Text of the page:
16. Growing up in the south there seems to still be a separation of races. I had lived in larger cities over the past years where this wasn’t as noticeable. I have always felt people are who they are by what is in their heart and not by the color of their skin. Thank you for your words today on opening your heart and home.

  17. To be honest with you, I haven’t really thought about this much. Reading your devotion made me realize that I could have new, wonderful friendships & learn so much about another’s way of life. It also brought to mind stories that my daughter has shared with me from her first four years of college. She made many diverse friends & I enjoyed hearing her stories. This is a great challenge for me! Thanks & God bless!

  18. The two ways we connect are through Operation Christmas Child every year and the sponsorship of a child through Compassion International. However, your posts today are encouraging me to do something a little more personal – visual – interactive. Thanks for the encouragement. I plan to look for some local, hand-on opportunities for me and my children.

  19. We’ve loved “hosting” college students. Research shows that most foreign college students spend four years in the US and never see the inside of an American home. They leave thinking Americans are just what TV and dorm life represent them to be – ugh. Horizons International is a great organization that pairs families with students who would love some home cooked meals and outings with a family. We’ve had students from multiple countries and many have brought their friends for holiday dinners, too. One student was back in Korea when we adopted one of our sons, and loved reciprocating as tour guide. our kids will always remember these special relationships and it’s extra special for our international family to continue to seek out diversity.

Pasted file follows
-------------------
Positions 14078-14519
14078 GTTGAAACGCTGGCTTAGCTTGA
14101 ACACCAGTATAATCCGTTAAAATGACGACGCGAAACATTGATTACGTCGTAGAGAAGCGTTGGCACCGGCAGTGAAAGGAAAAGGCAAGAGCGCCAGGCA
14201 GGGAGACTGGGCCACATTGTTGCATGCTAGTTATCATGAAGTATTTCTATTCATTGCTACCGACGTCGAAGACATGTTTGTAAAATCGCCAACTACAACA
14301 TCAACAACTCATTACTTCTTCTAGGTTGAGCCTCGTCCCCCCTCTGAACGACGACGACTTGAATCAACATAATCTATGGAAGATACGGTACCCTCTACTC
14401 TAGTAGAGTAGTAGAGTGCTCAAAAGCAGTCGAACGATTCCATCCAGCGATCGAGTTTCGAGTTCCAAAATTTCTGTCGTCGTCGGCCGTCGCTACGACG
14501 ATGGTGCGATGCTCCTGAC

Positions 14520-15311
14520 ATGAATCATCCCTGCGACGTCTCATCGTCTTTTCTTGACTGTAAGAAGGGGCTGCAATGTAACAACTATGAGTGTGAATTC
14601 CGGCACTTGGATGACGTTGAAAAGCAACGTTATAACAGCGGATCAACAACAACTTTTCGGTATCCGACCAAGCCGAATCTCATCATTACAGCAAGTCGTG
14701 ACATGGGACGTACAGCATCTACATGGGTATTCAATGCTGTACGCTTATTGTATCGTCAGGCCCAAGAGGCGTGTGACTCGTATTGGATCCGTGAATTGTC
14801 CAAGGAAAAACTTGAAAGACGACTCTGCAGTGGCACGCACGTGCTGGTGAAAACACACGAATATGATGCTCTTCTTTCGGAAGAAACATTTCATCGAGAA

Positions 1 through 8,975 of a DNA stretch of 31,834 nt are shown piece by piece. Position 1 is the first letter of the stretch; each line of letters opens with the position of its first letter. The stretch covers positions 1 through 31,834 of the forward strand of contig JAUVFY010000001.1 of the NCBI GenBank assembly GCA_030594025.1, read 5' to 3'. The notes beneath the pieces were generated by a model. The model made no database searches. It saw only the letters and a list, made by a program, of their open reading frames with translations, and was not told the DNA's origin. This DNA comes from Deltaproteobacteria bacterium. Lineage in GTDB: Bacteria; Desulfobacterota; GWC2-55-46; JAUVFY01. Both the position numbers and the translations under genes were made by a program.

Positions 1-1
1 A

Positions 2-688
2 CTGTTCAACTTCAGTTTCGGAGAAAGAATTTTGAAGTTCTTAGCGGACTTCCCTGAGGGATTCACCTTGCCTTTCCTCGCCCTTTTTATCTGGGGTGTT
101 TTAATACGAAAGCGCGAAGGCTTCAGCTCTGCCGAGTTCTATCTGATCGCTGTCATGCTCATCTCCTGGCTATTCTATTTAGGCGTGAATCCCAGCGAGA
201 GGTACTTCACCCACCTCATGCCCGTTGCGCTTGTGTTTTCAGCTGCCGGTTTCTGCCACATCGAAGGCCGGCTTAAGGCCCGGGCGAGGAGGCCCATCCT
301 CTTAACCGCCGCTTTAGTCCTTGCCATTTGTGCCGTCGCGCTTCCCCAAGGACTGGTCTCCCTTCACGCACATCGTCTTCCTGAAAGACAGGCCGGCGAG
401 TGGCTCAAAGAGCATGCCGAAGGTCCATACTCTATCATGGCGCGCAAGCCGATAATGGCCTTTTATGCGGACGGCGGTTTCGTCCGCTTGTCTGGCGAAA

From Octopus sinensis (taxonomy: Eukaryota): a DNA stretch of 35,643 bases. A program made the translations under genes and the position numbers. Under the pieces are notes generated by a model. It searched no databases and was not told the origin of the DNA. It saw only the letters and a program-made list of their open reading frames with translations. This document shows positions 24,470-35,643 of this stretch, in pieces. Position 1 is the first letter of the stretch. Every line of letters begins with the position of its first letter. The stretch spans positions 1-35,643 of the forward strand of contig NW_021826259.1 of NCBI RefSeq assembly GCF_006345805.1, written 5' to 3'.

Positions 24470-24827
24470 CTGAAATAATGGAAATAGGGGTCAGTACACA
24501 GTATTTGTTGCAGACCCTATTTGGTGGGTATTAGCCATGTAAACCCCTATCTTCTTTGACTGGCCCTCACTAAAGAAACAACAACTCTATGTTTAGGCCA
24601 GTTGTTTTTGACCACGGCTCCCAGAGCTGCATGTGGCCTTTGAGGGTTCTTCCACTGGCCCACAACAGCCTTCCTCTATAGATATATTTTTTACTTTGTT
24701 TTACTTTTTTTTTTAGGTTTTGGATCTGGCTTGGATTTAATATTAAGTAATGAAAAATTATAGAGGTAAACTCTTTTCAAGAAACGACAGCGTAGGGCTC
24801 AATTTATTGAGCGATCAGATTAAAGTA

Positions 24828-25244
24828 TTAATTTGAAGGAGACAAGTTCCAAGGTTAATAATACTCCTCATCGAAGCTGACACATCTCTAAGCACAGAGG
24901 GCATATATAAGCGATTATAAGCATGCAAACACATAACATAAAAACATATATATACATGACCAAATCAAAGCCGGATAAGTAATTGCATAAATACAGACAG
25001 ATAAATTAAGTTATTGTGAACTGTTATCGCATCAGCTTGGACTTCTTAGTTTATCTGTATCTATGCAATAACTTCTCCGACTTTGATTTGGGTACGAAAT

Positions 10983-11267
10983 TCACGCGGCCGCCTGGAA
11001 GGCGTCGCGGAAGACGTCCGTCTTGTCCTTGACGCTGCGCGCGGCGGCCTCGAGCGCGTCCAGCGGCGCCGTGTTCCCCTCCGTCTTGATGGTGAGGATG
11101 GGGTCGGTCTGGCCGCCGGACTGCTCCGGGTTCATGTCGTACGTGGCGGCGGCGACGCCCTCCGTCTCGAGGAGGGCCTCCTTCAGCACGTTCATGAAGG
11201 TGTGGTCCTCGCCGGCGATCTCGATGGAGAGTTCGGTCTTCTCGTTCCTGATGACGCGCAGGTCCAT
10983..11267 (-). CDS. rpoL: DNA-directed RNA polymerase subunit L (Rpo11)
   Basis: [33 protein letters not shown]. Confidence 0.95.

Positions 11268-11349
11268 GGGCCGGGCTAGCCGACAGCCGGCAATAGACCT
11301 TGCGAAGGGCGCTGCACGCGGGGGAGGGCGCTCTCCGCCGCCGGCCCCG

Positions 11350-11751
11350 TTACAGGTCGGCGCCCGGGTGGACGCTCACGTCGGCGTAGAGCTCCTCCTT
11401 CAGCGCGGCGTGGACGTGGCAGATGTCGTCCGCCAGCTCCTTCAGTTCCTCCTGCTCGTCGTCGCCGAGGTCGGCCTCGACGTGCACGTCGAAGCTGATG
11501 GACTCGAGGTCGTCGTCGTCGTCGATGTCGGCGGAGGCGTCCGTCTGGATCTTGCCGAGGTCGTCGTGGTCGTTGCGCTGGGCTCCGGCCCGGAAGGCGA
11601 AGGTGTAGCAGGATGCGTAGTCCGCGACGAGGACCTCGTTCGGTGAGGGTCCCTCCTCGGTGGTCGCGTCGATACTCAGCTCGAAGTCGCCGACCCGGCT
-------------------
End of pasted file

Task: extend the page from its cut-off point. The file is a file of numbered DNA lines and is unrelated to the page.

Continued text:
20. I also grew up in a not so diverse part of a small town, and I struggle with feeling awkward around different races and different social statuses. We now live in an extremely diverse city, and I’m so relieved my children are exposed to diversity from preschool age.
    I’m still in the toddler phase mostly, so birthday parties and playdates are my only ideas for seeking out diverse friendships. My daughter is trying to form a Brownie troop with some girls in her school, none of which are of our same race. Getting involved with leading her future troop will be a big step for me in the diversity direction.

  21. Our family began in a college mission church that focused on international students. Though we live 40 miles away, we make it a focus to interact with many from this church on a regular basis.

  22. One way in which we reach out to other groups is through Operation Christmas Child with our granddaughters. They help us fill the shoeboxes for the children and learn about them, and also what its like not to have just the basic necessities in life. They also offer to use some of their allowance money to help buy presents to fill the shoeboxes. I believe that it’s a wonderful experience for them to learn about the other children from these countries that aren’t as fortunate as they are.

  23. One way I like to make sure our family interacts with a wide variety of people is to make sure that we spend time with people who are different life stages than we are. We are a young family (20s/30s couple with a toddler), but we make sure all our friends aren’t also young families. We have friends who are high school and college students, friends who are middle aged, and friends who are elderly. The perspectives of individuals in life stages different from ours is such a lovely enhancement to our lives.